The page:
• Incompetent individuals tend to overestimate their own level of skill.
  • Incompetent individuals fail to recognize genuine skill in others.
  • Incompetent individuals fail to recognize the extremity of their inadequacy.
  • If they can be trained to substantially improve their own skill level, these individuals can recognize and acknowledge their own previous lack of skill.

The paper can be found here (the abstract is free, though you will have to pay for the article in full):

People tend to hold overly favorable views of their abilities in many social and intellectual domains. The authors suggest that this overestimation occurs, in part, because people who are unskilled in these domains suffer a dual burden: Not only do these people reach erroneous conclusions and make unfortunate choices, but their incompetence robs them of the metacognitive ability to realize it. Across 4 studies, the authors found that participants scoring in the bottom quartile on tests of humor, grammar, and logic grossly overestimated their test performance and ability.People tend to hold overly favorable views of their abilities in many social and intellectual domains. The authors suggest that this overestimation occurs, in part, because people who are unskilled in these domains suffer a dual burden: Not only do these people reach erroneous conclusions and make unfortunate choices, but their incompetence robs them of the metacognitive ability to realize it. Across 4 studies, the authors found that participants scoring in the bottom quartile on tests of humor, grammar, and logic grossly overestimated their test performance and ability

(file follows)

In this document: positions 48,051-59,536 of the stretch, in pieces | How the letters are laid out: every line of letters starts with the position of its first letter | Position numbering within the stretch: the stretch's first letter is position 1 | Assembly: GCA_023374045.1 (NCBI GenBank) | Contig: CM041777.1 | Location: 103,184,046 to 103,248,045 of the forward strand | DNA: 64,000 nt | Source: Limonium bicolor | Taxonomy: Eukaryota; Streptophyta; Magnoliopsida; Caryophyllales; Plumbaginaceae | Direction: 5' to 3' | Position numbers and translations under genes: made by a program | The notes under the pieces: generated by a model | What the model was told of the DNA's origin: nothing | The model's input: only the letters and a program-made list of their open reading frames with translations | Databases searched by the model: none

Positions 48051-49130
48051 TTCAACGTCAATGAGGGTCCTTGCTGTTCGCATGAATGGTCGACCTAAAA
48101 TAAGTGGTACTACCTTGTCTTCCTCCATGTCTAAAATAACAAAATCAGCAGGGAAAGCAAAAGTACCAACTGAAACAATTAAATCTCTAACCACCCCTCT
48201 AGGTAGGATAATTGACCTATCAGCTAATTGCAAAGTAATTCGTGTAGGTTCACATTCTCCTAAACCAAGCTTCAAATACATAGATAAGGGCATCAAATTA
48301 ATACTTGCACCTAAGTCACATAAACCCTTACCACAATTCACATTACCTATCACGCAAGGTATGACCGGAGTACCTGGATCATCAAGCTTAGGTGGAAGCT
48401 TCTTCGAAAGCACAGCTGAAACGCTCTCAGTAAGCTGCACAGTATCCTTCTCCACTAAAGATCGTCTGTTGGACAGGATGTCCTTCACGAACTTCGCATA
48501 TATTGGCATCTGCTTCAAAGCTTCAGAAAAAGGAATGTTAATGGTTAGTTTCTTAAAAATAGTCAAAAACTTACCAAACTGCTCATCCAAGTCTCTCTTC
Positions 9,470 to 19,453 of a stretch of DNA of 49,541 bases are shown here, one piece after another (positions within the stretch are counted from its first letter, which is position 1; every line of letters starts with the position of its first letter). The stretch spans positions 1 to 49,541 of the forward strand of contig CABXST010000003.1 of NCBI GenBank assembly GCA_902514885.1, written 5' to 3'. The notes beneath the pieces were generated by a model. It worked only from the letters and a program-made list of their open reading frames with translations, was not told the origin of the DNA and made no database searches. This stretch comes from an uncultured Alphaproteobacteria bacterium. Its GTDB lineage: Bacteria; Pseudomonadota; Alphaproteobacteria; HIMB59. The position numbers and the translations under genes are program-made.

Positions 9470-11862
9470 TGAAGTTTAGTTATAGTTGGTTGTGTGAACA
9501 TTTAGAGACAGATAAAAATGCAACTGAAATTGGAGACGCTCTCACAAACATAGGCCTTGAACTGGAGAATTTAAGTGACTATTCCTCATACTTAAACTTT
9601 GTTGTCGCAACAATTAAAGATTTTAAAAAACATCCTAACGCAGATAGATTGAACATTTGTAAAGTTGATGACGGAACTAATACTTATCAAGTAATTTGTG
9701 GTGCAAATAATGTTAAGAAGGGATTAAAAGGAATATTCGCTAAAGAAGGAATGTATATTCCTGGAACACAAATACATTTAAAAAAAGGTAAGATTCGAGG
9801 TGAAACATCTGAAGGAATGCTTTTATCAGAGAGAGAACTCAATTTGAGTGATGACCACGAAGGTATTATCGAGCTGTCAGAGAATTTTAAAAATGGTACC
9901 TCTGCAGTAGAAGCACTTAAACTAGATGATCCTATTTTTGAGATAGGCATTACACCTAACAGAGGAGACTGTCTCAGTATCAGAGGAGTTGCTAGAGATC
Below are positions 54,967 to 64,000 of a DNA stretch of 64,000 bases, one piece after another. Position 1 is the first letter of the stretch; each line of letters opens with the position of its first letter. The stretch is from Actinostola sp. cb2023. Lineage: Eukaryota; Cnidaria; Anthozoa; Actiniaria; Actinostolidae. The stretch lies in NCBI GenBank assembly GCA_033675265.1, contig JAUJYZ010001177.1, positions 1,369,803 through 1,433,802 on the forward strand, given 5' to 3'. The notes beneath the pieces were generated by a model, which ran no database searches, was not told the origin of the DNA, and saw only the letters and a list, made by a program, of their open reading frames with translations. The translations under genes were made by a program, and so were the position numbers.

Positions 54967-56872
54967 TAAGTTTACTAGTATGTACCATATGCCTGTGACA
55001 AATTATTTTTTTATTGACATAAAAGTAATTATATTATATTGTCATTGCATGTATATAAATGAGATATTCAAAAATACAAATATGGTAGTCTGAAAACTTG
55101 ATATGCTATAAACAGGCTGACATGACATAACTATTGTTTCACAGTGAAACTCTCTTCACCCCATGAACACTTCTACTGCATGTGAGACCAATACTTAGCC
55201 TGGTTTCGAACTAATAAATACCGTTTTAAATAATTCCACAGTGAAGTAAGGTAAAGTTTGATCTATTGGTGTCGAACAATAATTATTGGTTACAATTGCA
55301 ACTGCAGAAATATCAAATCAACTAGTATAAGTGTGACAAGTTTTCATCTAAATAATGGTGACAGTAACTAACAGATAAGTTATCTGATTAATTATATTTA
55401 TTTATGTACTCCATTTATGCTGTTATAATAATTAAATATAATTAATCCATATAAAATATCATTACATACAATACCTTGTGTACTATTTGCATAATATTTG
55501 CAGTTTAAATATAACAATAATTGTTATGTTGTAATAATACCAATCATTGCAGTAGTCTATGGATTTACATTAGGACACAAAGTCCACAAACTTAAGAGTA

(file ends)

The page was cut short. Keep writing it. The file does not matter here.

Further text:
I believe that is sufficient to explain what Dunning-Kruger effect is. The question is, do we have examples of it from climate change deniers?

The answer is, we do.

My own experiment: Jo Nova’s blog

Jo Nova, the Perth based denier has quite active discussions on her blog site. They provide rich examples of conspiracy theories, vicious attacks on climate scientists and technical discussions on climate science.

I entered these boards to see how readily the denier community centered around this board potentially exhibited the Dunning-Kruger effect.

For my own variation of testing the Dunning-Kruger effect I engaged several posters in a discussion on the “evidence” for the relationship between the concentration of CO2 in the atmosphere and temperature. The science itself is well established, and can be easily found on the Internet.

I posted links to several peer-reviewed papers as “evidence”: in fact, this was demanded by Jo Nova and several posters.  The papers I provided this community with were sourced from AGW Observer, and relate specifically to “the correlation between carbon dioxide concentration and temperature.”

Very quickly, the forum was alive with comments. Indeed, many posters felt they could dismiss the research in a quick and easy manner:

Mike #21, I can’t look at all your articles but this one caught my eye:

A Bayesian Statistical Analysis of the Enhanced Greenhouse Effect – Tol & De Vos (1998)